Truly Trending: An Interview on Intensifiers

William Blake, Geoffrey Chaucer.

Sali Tagliamonte is a linguist at the University of Toronto, where she studies language variation and change. Her latest book, Teen Talk: The Language of Adolescents, was published in June.

I called Tagliamonte because I’d noticed more and more people using the word truly. All of a sudden it seemed to be everywhere: in work e-mails and movie reviews, in headlines, on Twitter, on Twitter, and on Twitter. “It truly is up to us,” Hilary Clinton said this summer in her acceptance speech at the Democratic National Convention. A week prior, in Cleveland, Trump had remembered his “truly great mother.”

Is truly trending? I couldn’t tell—Liane Moriarty’s book, Truly Madly Guilty, had just published. There had been that Savage Garden song in the nineties, and the Lionel Richie one in the eighties. I wanted to find out more, so I did what anyone with a linguistics question would do: I e-mailed Noam Chomsky. To my surprise, he wrote back within half an hour, suggesting I ask “an outstanding sociolinguist like William Labov.” So I did. Labov told me, “The person who has done the most work on intensifiers like truly is Prof. Sali Tagliamonte.” 

I reached Tagliamonte on a train to Ottawa. She explained that an intensifier is a word that boosts another word’s meaning, like when, in Friends, Joey says: “This is so weird.” Soamplifies the emotional persuasiveness of the message, but it doesn’t change the factual content. Compare that with this line from Beowulf, where so is used in a construction and is therefore not really an intensifier but a comparative: “nothing so wise / From a warrior so young has ever reached.”

trulyTagliamonte studies fluctuations in intensifier usage and popularity. According to her paper, “So Weird; So Cool; So Innovative,” published in English Language and Linguistics, we cycle through intensifiers faster than other words. In the twelfth century, she writes, a word we’ve since abandoned, swiþe, was the most frequent intensifier. Walter W. Skeat, for example, described a woman as “a mayden swiþe fayr” in his 1280 edition of “The Lay of Havelok the Dane.” “Eventually,” Tagliamonte continues, “swiþe was supplanted by wellWell was then replaced by full, which was in turn replaced by right.” Robert of Gloucester’s Metrical Chronicle, from 1297, states “Engelond his a wel god lond.” About a century later, Chaucer, in the “General Prologue” to his Canterbury Tales, describes a woman who speaks French “ful faire and fetisly,” and a guy as “a verray parfit gentil knyght.” By 1900, a few centuries later, really appeared in print more often than verypretty, and right. “Intensifiers,” Tagliamonte says, “are like fashion—they evolve often and, compared to the words they modify, very quickly.” I asked her a few questions about them.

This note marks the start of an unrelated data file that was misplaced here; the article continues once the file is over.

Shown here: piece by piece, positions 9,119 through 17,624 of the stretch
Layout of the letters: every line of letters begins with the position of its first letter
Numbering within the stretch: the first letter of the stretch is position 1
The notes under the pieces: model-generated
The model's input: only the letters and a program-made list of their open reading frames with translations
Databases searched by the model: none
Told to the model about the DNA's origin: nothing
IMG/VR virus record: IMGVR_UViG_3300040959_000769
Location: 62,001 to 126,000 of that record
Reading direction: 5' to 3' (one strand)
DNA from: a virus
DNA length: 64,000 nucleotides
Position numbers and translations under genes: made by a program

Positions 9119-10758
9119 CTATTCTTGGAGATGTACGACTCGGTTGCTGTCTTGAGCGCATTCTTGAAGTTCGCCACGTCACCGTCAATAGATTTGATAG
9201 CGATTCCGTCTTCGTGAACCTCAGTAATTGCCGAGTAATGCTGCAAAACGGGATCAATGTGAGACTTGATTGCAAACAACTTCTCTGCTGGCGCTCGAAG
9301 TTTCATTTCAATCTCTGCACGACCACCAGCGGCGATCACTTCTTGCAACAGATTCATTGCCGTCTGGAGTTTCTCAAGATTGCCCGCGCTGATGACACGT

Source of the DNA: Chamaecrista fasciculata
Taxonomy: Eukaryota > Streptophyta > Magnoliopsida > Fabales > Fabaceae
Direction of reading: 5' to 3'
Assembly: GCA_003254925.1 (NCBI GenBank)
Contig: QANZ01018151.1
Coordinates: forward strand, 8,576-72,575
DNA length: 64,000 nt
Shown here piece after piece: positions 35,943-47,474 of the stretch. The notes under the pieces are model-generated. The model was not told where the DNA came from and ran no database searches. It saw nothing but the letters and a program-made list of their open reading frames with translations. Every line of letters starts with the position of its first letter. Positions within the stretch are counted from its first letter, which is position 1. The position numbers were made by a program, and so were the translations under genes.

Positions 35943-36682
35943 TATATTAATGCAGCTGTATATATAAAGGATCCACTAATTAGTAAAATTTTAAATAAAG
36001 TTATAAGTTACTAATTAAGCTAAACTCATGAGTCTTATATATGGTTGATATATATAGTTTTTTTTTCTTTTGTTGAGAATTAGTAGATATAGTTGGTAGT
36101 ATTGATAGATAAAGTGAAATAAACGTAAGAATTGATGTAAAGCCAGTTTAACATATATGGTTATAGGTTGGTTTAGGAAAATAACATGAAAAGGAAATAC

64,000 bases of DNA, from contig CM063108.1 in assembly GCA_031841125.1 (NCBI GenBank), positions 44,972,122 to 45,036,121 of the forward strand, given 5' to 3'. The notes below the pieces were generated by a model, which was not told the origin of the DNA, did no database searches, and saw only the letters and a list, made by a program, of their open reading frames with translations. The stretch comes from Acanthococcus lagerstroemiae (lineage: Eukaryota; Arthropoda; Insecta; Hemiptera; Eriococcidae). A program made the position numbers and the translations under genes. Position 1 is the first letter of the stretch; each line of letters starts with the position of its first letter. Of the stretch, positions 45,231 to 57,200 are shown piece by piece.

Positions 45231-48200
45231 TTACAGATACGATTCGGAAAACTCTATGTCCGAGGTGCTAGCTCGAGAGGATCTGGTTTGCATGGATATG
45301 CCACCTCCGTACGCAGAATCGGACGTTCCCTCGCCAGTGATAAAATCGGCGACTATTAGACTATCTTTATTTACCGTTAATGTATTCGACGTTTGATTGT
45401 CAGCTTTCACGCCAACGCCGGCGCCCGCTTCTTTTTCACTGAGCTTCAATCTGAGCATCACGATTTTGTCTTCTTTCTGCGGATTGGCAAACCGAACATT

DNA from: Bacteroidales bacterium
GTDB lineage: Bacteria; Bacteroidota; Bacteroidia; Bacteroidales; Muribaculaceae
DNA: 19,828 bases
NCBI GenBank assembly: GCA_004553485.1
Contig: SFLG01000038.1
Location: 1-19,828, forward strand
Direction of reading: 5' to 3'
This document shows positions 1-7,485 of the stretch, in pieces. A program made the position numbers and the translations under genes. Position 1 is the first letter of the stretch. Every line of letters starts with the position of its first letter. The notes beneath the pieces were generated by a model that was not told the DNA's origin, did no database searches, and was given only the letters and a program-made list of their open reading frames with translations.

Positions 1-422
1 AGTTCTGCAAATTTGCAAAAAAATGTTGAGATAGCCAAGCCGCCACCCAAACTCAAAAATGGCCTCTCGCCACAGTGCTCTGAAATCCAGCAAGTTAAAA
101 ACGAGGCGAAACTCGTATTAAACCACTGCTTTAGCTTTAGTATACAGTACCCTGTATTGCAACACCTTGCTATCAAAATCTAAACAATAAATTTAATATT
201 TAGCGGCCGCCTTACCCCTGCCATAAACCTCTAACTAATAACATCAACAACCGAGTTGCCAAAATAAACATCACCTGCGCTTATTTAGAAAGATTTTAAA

INTERVIEWER

Have you noticed an increase in the use of the word truly?

TAGLIAMONTE

There’s very little use of it in my material—but that only goes up to 2010. Everything I work with has been collected and transcribed, and we can track language change in there, but we can’t track language change month to month, unless you do it on the Internet—and then, you know, you’d need to filter that material a lot. If you look at Google, and you search for truly in the last month, you can see that there are some hits. But whether that actually tells you that it’s trending, or how it’s trending, or who’s using it … that would have to be a study, and that study has not been done, as far as I know.

INTERVIEWER

What’s an example of a way to track language change?

TAGLIAMONTE

We have something called the “Toronto corpus” that represents a community with a wide age range, from nine-year-olds to octogenarians. These people are born anywhere from the early 1900s right through to the late eighties, like my youngest kids. You can see on my website—I’ve been tracking various linguistic changes over the last ten years, and it’s astounding how quickly certain systems are changing. What you’re picking up on with your observation about truly is that intensifiers tap into vibrant language change, because they are subject to fashion—people pick up on them very easily. I did this study of the TV series Friends. At that time, people were starting to use so very strongly. And I noticed it, just like you’re noticing people saying truly. I thought the best way to look at it would be to look at the most popular sitcom ever, right? We showed that the characters on this show were actually pushing the frequency of so usage forward very strongly.